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RICHARD EDER

'It Was Great, and Don't Call Me, I'll Call You' : LUST AND OTHER STORIES by Susan Minot (Houghton Mifflin/Seymour Lawrence:$17.50; 147 pp.)

June 25, 1989

For Susan Minot's young women, entreaty is a one-way street. Men entreat them meltingly.

"They look at you seriously, their eyes at a low burn and their hands no matter what starting off shy and with such a gentle touch that the only thing you can do is take that tenderness and let yourself be swept away."

The speaker in "Lust," the title story of this collection, is winding up her litany of male neediness and of all the different times it has ravaged her. For her, entreaty is irresistible. For Minot's men, on the other hand, it is unbearable.

When Meg, in the story "Ile Seche," grows dizzy climbing a steep hill, her lover steadies her for an instant and then strides ahead, frozen. Her need is a threat; so is her sensibility. He can point out the view from the hill but when she asks him to notice the light as well, it crowds him.

The stories in "Lust" are sketches and vignettes that embroider a single theme. Between the sexes in the urban, educated and affluent set, the woman's lot is as bad as it's ever been and maybe worse. It is not only entreaty that is a one-way street; it is sex as well.

Sex, as the title indicates, is what the transactions are all about. It makes a constricted focus, not amenable to much development. The energy and individuality of Minot's sentences are remarkable, as they were in her first book, "Monkeys." There, they illuminated the life, rhythms and death of a family. Here they have much less to work on.

The perceptions of Minot's young protagonists are so seamless in their up-to-the-minute state of awareness as to approach brainwashing. Yet the point of their morality tales is old-fashioned--which is not a fault--and tinnily repetitive--which is. "It was great, and don't call me, I'll call you," it goes or, more plainly, "Men were deceivers ever."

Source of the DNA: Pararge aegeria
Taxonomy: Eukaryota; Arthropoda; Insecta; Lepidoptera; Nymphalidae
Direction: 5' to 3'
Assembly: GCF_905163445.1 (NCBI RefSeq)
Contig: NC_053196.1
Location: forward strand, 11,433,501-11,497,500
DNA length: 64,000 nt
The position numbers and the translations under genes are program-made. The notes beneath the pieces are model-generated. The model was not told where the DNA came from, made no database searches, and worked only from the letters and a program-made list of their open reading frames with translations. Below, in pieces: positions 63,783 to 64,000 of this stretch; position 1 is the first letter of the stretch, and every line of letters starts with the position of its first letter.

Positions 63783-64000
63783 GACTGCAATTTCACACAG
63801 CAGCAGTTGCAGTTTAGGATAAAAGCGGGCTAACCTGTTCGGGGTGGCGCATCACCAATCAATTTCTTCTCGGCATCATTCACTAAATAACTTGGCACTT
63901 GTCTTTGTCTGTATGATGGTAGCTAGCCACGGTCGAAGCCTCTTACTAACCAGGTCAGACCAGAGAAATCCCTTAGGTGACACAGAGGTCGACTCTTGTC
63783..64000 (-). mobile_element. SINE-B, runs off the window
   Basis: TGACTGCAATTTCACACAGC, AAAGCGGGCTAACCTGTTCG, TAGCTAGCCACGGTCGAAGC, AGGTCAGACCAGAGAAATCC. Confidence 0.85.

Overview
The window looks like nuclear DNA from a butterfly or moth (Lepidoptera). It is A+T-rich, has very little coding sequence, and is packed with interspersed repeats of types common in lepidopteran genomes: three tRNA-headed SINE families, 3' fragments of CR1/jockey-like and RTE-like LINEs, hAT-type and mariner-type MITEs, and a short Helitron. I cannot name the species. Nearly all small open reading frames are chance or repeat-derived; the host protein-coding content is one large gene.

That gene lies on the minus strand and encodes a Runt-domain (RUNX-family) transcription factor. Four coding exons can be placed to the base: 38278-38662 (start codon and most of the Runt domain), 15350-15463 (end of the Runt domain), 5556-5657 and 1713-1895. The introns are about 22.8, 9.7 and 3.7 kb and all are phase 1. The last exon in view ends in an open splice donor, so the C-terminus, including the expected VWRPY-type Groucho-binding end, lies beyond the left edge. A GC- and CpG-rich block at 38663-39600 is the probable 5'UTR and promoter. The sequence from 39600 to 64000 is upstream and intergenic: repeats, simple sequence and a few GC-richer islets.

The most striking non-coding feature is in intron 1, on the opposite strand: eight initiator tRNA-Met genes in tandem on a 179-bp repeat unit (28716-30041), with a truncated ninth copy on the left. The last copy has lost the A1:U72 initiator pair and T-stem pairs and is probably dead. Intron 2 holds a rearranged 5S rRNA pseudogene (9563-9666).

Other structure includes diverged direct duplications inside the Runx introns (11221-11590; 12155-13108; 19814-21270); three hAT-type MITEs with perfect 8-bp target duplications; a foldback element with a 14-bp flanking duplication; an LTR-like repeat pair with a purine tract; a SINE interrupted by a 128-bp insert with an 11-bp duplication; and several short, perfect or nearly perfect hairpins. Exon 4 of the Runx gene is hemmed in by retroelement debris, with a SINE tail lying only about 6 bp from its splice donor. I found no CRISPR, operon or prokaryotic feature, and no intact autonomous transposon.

Repetition works best in the title story. The speaker, in her late teens, gives us a list of a dozen or so boys with whom she has had sex at boarding school, a place that has more than a passing resemblance to Minot's own school, Concord Academy. The tone is as dispassionate and precise as Bret Easton Ellis' or Jay McInerney's, but Minot, a far better writer, has a quiet wavering that lets pain show through.

Her notes on each boy are clinical, like a lab record or an FBI surveillance report. She speaks of "the first one I ever saw nude," annotates the looks of different boys' genitals, discusses their techniques. There is a distance between each encounter and her feelings; a familiar literary coolness.

What is less familiar and where the wavering begins, is when she turns to the feelings themselves. The distance is now between the feelings and the "I." "He had a halo from the campus light behind him. I flipped." That should be headlong--"I flipped" is shorthand for "I was passionately thrilled"--but it isn't. "I" has lost the sovereignty not only of her body (she cannot withhold herself because she hates "teases") but also of what she feels.

Only at the end of the list and the notes does sovereignty begin to trickle back. "You start to get tired. You begin to feel diluted like watered-down stew," she tells us. "After sex, you curl up like a shrimp, something deep inside you ruined, slammed in a place that sickens at slamming. . . ."

The recognition could be glib. Something perfectly familiar has happened; the girl has been used, has cooperated, and regrets it. To be able to voice the regret is something, though; perhaps a first step out of anomie. And the discrimination of Minot's voice gives this first step a promising energy.

The glibness is greater, and the energy of the voice less, in many of the other pieces. The girl is now a young woman a few years out in the world. She is several different young women, in fact, but the same thing keeps happening to her. The men are older, more experienced, more powerful. They reach out to their quarry and take possession; when the woman tries to reach back, they move off.

It is hard to distinguish some of these stories from each other. The men that figure in them could just about be the same man. And the young women are all hurt in more or less the same way: by thinking that their lovers' attention promises a mutual relationship and finding out that it doesn't.

Each ends with a mordant incident or reflection; a kind of ironic kicker intended to clinch the point, but which makes it slighter and more obvious. In "Ile Seche," for instance, Meg--a young actress vacationing with a successful producer--thinks of the motorboats in the harbor, and reflects:

"She would not be coming home in one piece after all. She would be run over, chopped up by a propeller, an innocent swimmer in what she knew were dangerous waters."

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